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four books of the · Digests. The second year they were called Edictales ; and studied the second and third parts of the ' Digests. Students in the third year were called Papinianista, being occupied with the fourth part of the 'Digests. The fourth year they were styled Lyte, taking the remainder of the 'Digests;' and the fifth and last year Prolyta, studying the code. In every colony into which the Roman laws and customs were introduced, the study of jurisprudence was cultivated, and the law practised by professional advocates. Juvenal points to Gaul and Africa as places which had already given birth to lawyers :

Accipiat te
Gallia, vel potiùs nutricula causidicorum

Africa, si placuit mercedem imponere linguæ." Under the Emperor Claudius Cæsar, A. D. 49, the Roman system of jurisprudence was introduced into Britain. The inhabitants soon began to adopt the manners of their invaders; they affected Roman dress, Roman language, Roman rhetoric, and Roman pleasures :“Nunc totus Graias nostrasque habet orbis Athenas.

Gallia causidicos docuit facunda Britannos : De conducendo loquitur jam rhetore Thule.” For the space of about three hundred and sixty years, from Claudius Cæsar to the withdrawal of the Romans from Britain in the reign of the Emperor Honorius, the Roman law flourished in this island; and its study was promoted under some of the most eminent lawyers; among others Papinian, Paulus, and Ulpian, whose decisions are collected in the body of the civil law, and the former of whom sat as a minister of justice at York.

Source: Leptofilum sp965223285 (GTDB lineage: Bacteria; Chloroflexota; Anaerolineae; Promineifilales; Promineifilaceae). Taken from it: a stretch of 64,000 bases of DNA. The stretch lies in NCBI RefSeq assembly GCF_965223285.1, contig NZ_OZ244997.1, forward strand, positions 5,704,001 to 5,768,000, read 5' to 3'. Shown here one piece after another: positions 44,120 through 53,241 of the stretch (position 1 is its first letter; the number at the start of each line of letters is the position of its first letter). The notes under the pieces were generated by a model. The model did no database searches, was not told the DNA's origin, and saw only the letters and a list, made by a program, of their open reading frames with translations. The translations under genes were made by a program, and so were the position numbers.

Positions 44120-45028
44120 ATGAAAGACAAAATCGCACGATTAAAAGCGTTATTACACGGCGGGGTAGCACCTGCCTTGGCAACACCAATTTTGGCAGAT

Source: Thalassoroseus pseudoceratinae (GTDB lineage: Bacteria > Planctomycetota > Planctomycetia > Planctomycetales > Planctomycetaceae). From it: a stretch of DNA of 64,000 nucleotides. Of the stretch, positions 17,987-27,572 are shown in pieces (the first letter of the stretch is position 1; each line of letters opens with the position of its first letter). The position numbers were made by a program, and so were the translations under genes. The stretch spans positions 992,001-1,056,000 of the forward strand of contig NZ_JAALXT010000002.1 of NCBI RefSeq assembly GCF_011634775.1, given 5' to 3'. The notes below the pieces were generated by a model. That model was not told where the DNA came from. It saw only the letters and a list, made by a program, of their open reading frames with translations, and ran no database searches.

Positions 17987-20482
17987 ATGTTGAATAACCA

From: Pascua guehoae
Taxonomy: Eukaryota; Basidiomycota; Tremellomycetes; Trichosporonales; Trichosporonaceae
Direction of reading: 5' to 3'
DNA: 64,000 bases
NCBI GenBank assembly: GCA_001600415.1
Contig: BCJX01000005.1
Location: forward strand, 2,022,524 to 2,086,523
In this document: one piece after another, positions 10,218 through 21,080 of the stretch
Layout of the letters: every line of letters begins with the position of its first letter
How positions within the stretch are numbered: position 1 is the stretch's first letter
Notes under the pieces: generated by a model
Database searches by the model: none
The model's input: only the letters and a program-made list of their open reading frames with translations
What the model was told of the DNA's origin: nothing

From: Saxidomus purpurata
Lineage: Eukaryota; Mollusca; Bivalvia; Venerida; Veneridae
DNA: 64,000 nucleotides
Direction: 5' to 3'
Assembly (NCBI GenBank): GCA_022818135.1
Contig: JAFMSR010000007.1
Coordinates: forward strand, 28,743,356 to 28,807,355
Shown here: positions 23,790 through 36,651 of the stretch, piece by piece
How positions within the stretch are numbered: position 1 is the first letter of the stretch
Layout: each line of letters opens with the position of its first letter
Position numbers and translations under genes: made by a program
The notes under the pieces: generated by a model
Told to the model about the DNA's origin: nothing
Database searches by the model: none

After the withdrawal of the Romans and the settlement of the Saxons in this country, all traces of the laws of Rome were obliterated, and they were succeeded by Saxon, Danish, and Norman customs.

, Justice was administered in each county by the sheriff, or alderman, of the county, in conjunction with the bishop of the diocese, who was associated with him as his monitor and assistant. At certain intervals they held jointly in every hundred, the Tourn, the grand criminal court, in which all offences both lay and ecclesiastical were tried. Every fourth week a county court was held for the dispatch of civil causes. The freeholders of the county were the judges in this court; the sheriff presiding, assisted, when necessity required, by the bishop. No stated form of pleading appears to have been in use at this time: some of the legal formulæ of the Anglo-Saxons are said to have been in verse, and the conveyance of land was effected by the delivery of horns and similar symbols, one of which interesting relics is still preserved among the muniments in York Minster. There were, however, some who possessed intimate acquaintance with the laws of the land, in behalf of which they exhibited their zeal and attachment on the introduction of the Norman customs; and the office of counsel, there is reason for presuming, was not unknown to the Anglo-Saxons.*

Quisque causam suam sine solennioribus juris formulis,